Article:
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Letter written by Bram Stoker, author of Dracula, and signed by legendary actor Sir Henry Irving in 1890 turning down a petition for a play. Irving and Stoker were both managers at London's Lyceum Theatre. Autograph letter signed "HIrving".

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Letter written by Bram Stoker, author of Dracula, and signed by legendary actor Sir Henry Irving in 1890 turning down a petition for a play. Irving and Stoker were both managers at London's Lyceum Theatre.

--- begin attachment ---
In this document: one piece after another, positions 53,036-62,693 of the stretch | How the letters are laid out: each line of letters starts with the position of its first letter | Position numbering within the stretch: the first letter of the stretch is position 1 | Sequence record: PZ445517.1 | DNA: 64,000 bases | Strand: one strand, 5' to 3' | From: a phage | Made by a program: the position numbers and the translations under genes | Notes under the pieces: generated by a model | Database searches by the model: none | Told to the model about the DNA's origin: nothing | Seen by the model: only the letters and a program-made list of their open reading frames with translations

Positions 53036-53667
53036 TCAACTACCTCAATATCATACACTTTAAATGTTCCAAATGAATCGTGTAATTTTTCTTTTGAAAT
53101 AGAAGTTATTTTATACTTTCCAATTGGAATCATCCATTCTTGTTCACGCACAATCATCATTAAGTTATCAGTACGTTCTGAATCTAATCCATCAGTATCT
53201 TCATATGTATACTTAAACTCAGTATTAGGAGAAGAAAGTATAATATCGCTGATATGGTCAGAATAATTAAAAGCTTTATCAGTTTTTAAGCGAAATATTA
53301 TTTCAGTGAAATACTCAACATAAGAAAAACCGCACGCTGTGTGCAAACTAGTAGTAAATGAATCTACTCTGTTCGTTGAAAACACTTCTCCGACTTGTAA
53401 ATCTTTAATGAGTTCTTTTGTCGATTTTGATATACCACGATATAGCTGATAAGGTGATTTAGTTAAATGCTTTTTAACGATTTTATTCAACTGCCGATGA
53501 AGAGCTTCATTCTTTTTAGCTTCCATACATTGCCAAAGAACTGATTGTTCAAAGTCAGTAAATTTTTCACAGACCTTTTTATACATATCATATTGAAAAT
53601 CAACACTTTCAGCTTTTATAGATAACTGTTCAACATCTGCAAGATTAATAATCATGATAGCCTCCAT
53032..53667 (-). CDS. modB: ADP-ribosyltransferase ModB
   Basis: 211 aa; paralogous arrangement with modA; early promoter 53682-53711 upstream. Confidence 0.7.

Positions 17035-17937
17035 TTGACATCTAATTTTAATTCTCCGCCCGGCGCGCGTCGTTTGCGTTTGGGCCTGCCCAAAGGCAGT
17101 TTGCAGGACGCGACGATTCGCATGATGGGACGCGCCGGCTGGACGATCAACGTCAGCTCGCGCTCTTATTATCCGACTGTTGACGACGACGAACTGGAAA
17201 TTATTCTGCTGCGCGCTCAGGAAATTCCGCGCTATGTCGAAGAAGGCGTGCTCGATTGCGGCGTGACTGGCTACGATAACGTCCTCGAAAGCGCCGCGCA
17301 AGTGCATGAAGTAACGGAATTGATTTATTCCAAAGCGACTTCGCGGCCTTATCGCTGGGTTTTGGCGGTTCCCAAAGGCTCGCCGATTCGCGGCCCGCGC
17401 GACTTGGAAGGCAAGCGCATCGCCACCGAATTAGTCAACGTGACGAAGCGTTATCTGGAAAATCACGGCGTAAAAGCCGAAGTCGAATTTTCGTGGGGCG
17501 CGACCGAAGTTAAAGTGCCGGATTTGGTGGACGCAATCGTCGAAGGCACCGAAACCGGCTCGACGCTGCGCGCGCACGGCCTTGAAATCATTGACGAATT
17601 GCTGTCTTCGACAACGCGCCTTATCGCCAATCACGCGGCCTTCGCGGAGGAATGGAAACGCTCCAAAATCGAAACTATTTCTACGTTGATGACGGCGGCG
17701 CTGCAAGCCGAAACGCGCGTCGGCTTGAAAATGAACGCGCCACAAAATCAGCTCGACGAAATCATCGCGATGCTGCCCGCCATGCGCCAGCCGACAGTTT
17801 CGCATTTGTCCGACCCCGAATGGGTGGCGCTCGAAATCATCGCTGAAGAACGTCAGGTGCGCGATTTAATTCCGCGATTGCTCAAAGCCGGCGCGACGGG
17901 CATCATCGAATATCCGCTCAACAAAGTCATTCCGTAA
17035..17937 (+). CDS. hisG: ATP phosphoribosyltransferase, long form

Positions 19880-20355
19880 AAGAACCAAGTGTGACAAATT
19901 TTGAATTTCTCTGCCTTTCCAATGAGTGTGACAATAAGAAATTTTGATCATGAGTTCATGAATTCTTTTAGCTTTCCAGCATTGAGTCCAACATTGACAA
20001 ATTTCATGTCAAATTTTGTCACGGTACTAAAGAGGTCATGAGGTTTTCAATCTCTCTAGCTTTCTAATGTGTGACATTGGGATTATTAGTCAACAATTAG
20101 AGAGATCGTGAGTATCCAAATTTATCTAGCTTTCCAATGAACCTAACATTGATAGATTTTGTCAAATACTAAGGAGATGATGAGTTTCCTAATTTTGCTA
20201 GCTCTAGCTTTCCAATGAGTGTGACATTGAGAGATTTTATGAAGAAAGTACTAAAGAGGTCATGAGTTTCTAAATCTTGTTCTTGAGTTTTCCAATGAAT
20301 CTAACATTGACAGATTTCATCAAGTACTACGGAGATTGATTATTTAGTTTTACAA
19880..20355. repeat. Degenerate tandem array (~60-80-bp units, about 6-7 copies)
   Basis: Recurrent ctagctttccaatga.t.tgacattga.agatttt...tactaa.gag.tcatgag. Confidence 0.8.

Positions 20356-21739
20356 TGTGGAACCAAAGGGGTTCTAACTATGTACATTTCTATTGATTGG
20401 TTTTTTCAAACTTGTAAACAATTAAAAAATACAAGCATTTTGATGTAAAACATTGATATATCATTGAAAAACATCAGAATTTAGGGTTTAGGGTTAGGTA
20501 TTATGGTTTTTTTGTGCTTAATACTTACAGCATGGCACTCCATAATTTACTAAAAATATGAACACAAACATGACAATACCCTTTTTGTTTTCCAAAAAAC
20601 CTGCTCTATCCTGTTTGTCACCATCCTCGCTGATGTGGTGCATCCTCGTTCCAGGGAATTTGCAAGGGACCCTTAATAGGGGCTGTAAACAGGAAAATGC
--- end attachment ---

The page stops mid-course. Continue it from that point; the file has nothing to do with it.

Autograph letter signed "HIrving". 2 pages, 5x7¾, 1 sheet folded, front and verso. May 5, 1890. Addressed to Mrs. E. Clowes. In full: "My dear Madam May I ask you to tender to all my friends who signed the very remarkable petition sent to me my hearty thanks for the honour done me in sending me such a document. It would I assure you give me the liveliest pleasure to be able to meet such a wish so expressed indeed were it possible it should be obeyed as a command. I am grieved to say however that it will not in the occasion be possible for me to present 'The Lyons Wail' at the Grand Theatre as all our arrangement [sic] are already made for other plays. The visit is a new and at which for us an unusual season and according those of our Company [illegible] required in the pieces already arrayed for- 'The Bells'& 'Louis XI' have made other arrangement for themselves in the off season after the close of the Lyceum in 31 May. Were it in my individual [illegible] to present the piece I shall be only too delighted to meet a wish so cordially and so courteously [illegible]. I shall certainly endeavour to meet the [illegible] will [illegible] visit. Believe me dear Madam Your Sincerely". STOKER (1847-1902) is famed as the author of Dracula (1897). The Irish Stoker published several stories while pursuing an unrewarding career as a civil servant. In 1878, his lifelong friend, actor Henry Irving, invited him to London as an actor and manager of the Lyceum Theatre. While performing these duties, Stoker continued to write, producing a series of eerie fairy tales for children (Under the Sunset, 1882) and his first novel, The Snake's Pass (1890). In 1890 he also began research for Dracula. Stoker was not the first to write stories about vampires, but his was the most famous work, and the first to use the name of Dracula. It is no accident that when the Horror Writers' Association began giving annual achievement honors in 1987, they named the prize the Bram Stoker Award. Known for his melodramatic acting and lavish productions, IRVING (1838-1905), born John Henry Brodribb, was the leading British actor of his day and, as a theatre manager, turned the struggling Lyceum Theatre into the country's premiere theatre. Irving was a merchant's clerk when he received a 100-pound in 1856 inheritance that allowed him to buy his own wigs and props and buy into an amateur production of Romeo and Juliet. He trouped in stock theatre for 10 years, appearing in over 330 plays and most of Shakespeare's theatrical repertoire, before finding his first real success in a 1866 play in London, Hunted Down. His career took off in 1871, when he appeared in The Bells at the Lyceum. Irving became one of the company's stars and, in 1878, became the Lyceum's manager, a position he held until 1902. He also hired Ellen Terry as his leading lady that year, and the two went on to form one of the most famous partnerships in theatrical history. The plays he produced were sometimes short on literary merit, but he made up for questionable material with spectacular (and murderously expensive) sets, music and lighting, and audiences on both sides of the Atlantic rewarded him with packed houses. The Lyceum's fortunes began to go south in 1897 with a financially disastrous play about Peter the Great, put on by his son Lawrence, and an equally disastrous fire that destroyed the theatre's stored scenery. Illness kept him from touring the next year, and the Lyceum's box office take suffered for it. He died, still on tour, after a 1905 performance of Alfred, Lord Tennyson's Becket. He was knighted in 1895, the first actor to receive this honor. Irving was a lifelong friend of Dracula author Bram Stoker, who became the Lyceum's business manager and gave the young author his first real exposure to high society. Lightly toned and creased. Show-through touches signature and body of letter. Signature has bled lightly but is legible. Date, but not signature, is lightly smeared but legible. Lightly soiled on verso (no show-through). Folded in half and unfolded. Otherwise in fine condition.

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